Scriptures  D&C 101:77, 80   the Lord caused Constitution to be established for protection and liberty D&C 134:1–5 (Governments are instituted of God for the benefit of mankind)

For an explanation of the need and purpose of the Constitution, see the FHE lessons for the Bicentennial, page 4 

My Flag, My Flag  http://www.lds.org/music/library/childrens-songbook/my-flag-my-flag?lang=eng, also on Youtube (at the :54 mark) at https://www.youtube.com/watch?v=g88bnDkoHbc

My Country  http://www.lds.org/music/library/childrens-songbook/my-country?lang=eng

Schoolhouse Rock “The Preamble”

http://www.usflag.org/colors.html "The colors [of the Great Seal] of the pales (the vertical stripes) are those used in the flag of the United States of America; White signifies purity and innocence, Red, hardiness [bravery] & valour, and Blue, the color of the Chief (the broad band above the stripes) signifies vigilance, perseverance & justice."

Also this from a book about the flag published in 1977 by the House of Representatives...

"The star is a symbol of the heavens and the divine goal to which man has aspired from time immemorial; the stripe is symbolic of the rays of light emanating from the sun."

50 stars- states; 13 stripes- original 13 colonies  (bring in US placemat, color the 13 in front of the kids)

Explaining the Pledge of Allegiance: http://www.ehow.com/info_10043483_explaining-pledge-flag-kids.html
 
 
Upcoming 2014 Utah Legislation-
Ending Compulsory Education

Utah state senator Aaron Osmond has announced that in 2014 he’ll sponsor a bill proposing to end compulsory education in Utah. The announcement got national attention, as Utah would be the first state to have this in a hundred years if it passes.  

There is a bit of panic and a lot of misunderstanding about this. 

“Compulsory education” is not the same as “public education”, and under his proposal, public education would remain solidly in place.  What would change is the parents’ ability to determine what is best for their child, would give teachers more respect by not forcing those who don’t want to be there on them, and would return the role of the state as a supporter of the family—the basic unit of society-- rather than the current view of the family being the supporter of the state. 

The principle involved here is whether or not we will allow parents to make decisions based on their own projected outcomes, or whether they’ll be compelled to do what bureaucrats think best for their children.  I believe the purpose of life is for each person to learn from their own choices and learning and the consequences that naturally follow.  We are much less likely to learn –or value the chance to learn- when we’re forced into anything.  Our current system’s promise is that every person will turn out to be ‘educated’, without regard to individual preference, agency, or voluntary dedication.  They fail, as they must.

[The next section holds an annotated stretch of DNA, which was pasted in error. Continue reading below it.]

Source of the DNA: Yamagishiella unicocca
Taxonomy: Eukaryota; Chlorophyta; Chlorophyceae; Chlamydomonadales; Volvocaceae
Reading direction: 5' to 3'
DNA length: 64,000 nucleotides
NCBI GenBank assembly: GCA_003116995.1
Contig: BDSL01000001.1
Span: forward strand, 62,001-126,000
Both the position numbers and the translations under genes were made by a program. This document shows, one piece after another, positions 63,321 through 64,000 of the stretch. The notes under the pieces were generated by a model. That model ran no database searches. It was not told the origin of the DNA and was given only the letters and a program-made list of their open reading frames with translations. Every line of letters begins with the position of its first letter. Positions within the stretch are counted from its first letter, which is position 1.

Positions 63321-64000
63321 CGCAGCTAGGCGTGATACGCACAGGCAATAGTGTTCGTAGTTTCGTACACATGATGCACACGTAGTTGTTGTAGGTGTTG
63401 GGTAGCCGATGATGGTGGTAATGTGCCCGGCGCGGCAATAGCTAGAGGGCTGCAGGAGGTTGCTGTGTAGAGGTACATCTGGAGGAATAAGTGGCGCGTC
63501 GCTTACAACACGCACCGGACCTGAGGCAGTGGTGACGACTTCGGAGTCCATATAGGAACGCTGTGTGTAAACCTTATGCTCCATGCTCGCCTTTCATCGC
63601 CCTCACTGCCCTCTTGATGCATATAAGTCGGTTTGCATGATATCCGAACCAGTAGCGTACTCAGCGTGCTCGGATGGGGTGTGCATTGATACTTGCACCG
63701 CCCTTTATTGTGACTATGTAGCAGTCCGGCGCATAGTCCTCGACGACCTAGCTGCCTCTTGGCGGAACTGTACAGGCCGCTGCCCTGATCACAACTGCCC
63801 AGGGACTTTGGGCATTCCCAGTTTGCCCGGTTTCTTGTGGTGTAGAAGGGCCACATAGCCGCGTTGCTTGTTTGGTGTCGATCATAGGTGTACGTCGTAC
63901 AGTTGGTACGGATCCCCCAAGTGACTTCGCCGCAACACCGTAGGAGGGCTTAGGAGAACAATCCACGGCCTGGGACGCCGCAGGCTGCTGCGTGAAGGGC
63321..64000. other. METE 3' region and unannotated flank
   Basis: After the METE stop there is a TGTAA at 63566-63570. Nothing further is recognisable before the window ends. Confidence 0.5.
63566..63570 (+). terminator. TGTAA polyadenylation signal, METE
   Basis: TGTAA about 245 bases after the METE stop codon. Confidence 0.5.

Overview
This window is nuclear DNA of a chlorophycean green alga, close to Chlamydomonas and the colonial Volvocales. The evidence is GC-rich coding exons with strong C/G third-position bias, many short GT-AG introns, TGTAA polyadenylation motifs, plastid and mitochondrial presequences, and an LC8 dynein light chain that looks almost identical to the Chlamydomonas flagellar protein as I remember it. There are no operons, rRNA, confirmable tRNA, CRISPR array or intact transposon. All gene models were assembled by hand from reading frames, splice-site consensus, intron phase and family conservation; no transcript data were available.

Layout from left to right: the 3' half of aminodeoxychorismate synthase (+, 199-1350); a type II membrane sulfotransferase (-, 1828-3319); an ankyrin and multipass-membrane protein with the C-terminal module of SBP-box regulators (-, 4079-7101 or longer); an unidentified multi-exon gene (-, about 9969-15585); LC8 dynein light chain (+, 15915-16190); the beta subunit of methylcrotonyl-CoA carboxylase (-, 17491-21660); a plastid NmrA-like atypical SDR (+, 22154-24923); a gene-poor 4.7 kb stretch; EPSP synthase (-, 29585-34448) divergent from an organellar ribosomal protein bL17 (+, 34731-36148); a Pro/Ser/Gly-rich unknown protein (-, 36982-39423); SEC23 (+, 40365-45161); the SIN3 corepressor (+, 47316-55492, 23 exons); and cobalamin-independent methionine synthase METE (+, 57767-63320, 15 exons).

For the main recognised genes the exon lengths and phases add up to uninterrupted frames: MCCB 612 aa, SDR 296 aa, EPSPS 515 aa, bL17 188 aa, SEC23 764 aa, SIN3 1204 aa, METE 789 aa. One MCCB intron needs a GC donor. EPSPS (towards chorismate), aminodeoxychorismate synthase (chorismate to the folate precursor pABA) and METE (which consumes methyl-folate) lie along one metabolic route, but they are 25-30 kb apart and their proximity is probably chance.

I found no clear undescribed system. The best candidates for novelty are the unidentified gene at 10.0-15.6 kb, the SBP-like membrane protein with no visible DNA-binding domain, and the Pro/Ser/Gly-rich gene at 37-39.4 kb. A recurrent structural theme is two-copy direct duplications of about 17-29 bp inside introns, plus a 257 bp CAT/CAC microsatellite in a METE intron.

I have children in public school, in a charter school, and homeschool.  Even though I’m ‘allowed’ to homeschool, the state requires me to get their permission to take care of my own children’s education, to promise to have them in ‘school’ for a certain number of hours and days, and to teach them the same topics the state Board of Education determined were most necessary.  This is wrong for a few reasons. 

  • Do individuals and families exist to serve the state, or does the state exist to protect natural rights of individuals and families?  
  • My children, not having to compete for attention with 30 other students in a class, can get their work done in fewer hours.  
  • There are multiple reasons for education- and the UBOE’s objectives are not the same as mine.
  • There’s never enough time to get everything done that anyone would like; I want to spend the limited time with my children teaching them things I think most important in helping them be hardworking, loving, responsible people who search for wisdom and reach out to others on their own initiative.

Before acting on your fears that Utah will suddenly be a hotbed of juvenile delinquents and welfare recipients if this law passes, please research the history of compulsory education and what the alternatives yield.  Some good places to start are (please at least watch the video! the same one as embedded above):

________________________________________________________________________
In addition, this will help relieve the huge financial burden that comes with our local student population predicted to double over the next 15-20 years.

  According to http://boostup.org we currently have a 24% dropout rate in Utah. I think that this will not change much when ending compulsory education.  Others are worried that some parents are lazy and will not have their children attend- but I believe these parents are highly motivated to have the children at school where others take care of them and leave the parents with free time during the day. 

What about those who worry that children not educated at a school (home-schooled) will end up on the welfare rolls?

Look at the track record of those who ARE in public education!  Two years ago (2011) we had about 32 million households who receive means-tested government assistance like school lunches, Medicaid, and food stamps, and 49% of American household have at least one member who receive some sort of government assistance.  And the numbers continue to climb.  We have a government that discourages personal initiative and effort, and protects us from the natural consequences of our actions, which would yield growth, understanding, and drive.